• Wednesday, June 19, 2024
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Emefiele seeks reciprocity in flight frequencies for Nigerian airlines abroad

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Nigeria’s Central Bank Governor, Godwin Emefiele on Tuesday urged countries with the Bilateral Air Services Agreement (BASA) with Nigeria to grant reciprocal flight frequencies to Nigerian airlines in line with the commercial pact.

Emefiele’s call at a media briefing to announce the outcomes of the two days meeting of the Monetary Policy Committee (MPC) in Abuja was against the recent issues arising from the difficulty experienced by the foreign airlines in repatriating the ticket proceeds, for which the CBN has had to pay some $265m.

Recall that foreign airlines operating in the country threatened recently to stop flights into Nigeria on the back of huge outstanding ticket proceeds which they were not able to repatriate because they were demanding the CBN’s CBN’s official dollar rate, citing Bilateral Air Services Agreement between their respective countries and Nigeria.

BASA gives details of the flight frequencies between the airlines of two countries on how many times each would fly to the other country’s airport or airports.

Also, in the principle of reciprocity, it is expected that both countries’ airlines would operate at equal frequencies but whereby the airline of one country operates more frequencies than the other, there is usually monetary compensation, depending on the agreement.

But Emefiele is worried that these airlines have also failed to comply with some of the provisions in the BASA, especially as it relates to the reciprocity of flight frequencies, causing Nigeria and the local airlines to lose anticipated revenues.

His words: “We would like to appeal to the countries where the foreign airlines are domiciled or where their flights originate that they should please give Nigerian airlines a chance to land their aircraft in their countries, also in line with the BASA.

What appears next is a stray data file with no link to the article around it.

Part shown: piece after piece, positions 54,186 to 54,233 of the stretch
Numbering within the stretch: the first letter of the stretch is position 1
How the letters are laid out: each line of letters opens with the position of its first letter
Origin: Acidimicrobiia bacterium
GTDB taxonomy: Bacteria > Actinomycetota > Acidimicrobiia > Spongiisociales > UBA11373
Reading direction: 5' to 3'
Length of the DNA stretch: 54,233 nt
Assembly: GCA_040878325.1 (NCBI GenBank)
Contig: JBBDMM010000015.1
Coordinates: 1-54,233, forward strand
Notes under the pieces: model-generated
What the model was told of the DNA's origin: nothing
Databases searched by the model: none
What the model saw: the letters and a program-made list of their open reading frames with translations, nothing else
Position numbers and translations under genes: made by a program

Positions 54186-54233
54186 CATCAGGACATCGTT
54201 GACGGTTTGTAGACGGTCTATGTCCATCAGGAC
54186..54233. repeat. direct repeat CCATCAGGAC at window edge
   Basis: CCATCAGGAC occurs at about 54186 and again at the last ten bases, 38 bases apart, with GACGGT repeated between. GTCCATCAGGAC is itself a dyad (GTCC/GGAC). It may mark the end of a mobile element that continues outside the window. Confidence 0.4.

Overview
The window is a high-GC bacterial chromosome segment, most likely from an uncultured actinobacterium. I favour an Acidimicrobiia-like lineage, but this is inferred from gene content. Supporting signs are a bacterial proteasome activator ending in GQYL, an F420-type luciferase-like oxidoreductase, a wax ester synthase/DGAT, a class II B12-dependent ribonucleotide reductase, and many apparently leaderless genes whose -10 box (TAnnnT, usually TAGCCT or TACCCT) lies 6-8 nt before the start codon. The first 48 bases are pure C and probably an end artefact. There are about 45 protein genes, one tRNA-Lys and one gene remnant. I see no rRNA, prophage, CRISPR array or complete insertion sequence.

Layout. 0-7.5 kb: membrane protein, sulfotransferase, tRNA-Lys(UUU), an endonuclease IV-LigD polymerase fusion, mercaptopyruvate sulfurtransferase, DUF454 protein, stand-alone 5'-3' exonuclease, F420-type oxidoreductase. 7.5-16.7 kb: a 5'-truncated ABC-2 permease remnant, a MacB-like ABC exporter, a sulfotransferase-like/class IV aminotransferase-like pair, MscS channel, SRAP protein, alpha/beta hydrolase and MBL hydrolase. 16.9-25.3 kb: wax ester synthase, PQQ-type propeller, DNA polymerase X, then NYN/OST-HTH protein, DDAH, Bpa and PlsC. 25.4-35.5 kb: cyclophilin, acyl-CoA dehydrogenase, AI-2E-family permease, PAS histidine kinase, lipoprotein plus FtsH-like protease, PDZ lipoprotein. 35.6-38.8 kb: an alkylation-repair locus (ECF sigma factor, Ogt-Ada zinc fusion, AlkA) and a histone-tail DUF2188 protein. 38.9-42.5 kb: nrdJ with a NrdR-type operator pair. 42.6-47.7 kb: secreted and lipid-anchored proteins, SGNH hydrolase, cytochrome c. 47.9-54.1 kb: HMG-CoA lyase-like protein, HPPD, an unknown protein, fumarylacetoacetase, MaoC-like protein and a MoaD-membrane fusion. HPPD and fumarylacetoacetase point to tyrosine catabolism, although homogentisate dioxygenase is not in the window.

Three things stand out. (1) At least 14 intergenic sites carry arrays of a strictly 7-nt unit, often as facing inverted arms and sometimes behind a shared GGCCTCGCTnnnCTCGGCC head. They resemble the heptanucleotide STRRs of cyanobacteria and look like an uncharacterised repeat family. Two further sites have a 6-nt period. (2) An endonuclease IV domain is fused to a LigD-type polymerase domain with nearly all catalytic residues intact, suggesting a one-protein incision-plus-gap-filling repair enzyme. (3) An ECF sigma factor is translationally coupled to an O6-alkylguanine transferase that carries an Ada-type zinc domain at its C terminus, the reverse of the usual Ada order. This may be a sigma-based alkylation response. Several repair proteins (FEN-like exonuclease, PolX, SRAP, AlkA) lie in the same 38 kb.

“You cannot be having 21 landing slots a week from your country into Nigeria and yet, you have not given a Nigerian airline that wants to land its aircraft in your country even up to seven landings. For us in Nigeria, this is unacceptable.

He said the interest of the Central Bank is that such will also help ease pressure on the foreign reserves and exchange rate since the Nigerian airlines will collect fares in the local currency and will not need to therefore repatriate their funds.

“This also means that the only requests from the Nigerian airlines to the CBN would then be a foreign exchange, when needed, to import aircraft, insurance and training, which is relatively cheaper if they would also need to repatriate revenues from ticket sales.

Read also: Mixed fortunes as foreign airlines expand Nigerian footprint

“So Nigerian airlines must also be given equal chance to land their planes in other countries in line with bilateral air services agreements, that is what we are pleading for.

“There are situations where some countries have their airlines land up to 21 times in Nigeria, yet when a Nigerian airline makes a similar request, it is turned down or not treated fairly or with the urgency that such deserves.

“That is unacceptable with BASA and I think Nigerians must rise to demand the right for Nigerian airlines,” Emefiele reiterated.

On the backlog of proceeds from ticket sales, which has been a lingering issue, Emefiele assured that that would be cleared.

The governor further explained that the aviation sector has always enjoyed priority allocation because of the need to ease travel.

He said at some point, the CBN observed that the demand for travel shot up and consequently, the naira value of tickets issued by the foreign airlines increased, and mounted so much pressure, such that the CBN decided to release the $265m.

“We will do everything possible, we are determined to clear the backlog and we will ensure that the airline cumulative backlog is cleared.

“But I think it is important to say that while the foreign airlines have been calling that we should respect bilateral air services agreement that says the proceeds of all their ticket sales must be repatriated to the originating country, it did not also say that you must repatriate all your dollars through the central bank,” Emefiele quickly added.

“There is no law that makes it compulsory that you must buy your dollars from the central bank.

“When you put your money in your account, you tell your bank to buy you dollars, and they will go to the legitimate or approved sources which in this case is the I&E window to buy dollars and pay for ticket sales proceeds.

“If they don’t find, yes, they may resort to the CBN, but it does not mean that the CBN is under compulsion to provide the dollars that you need,” he further clarified.

He said he was making the clarification to stop the widely-held conclusions that the Central Bank must necessarily provide dollars at its own rate for the airlines to repatriate their proceeds.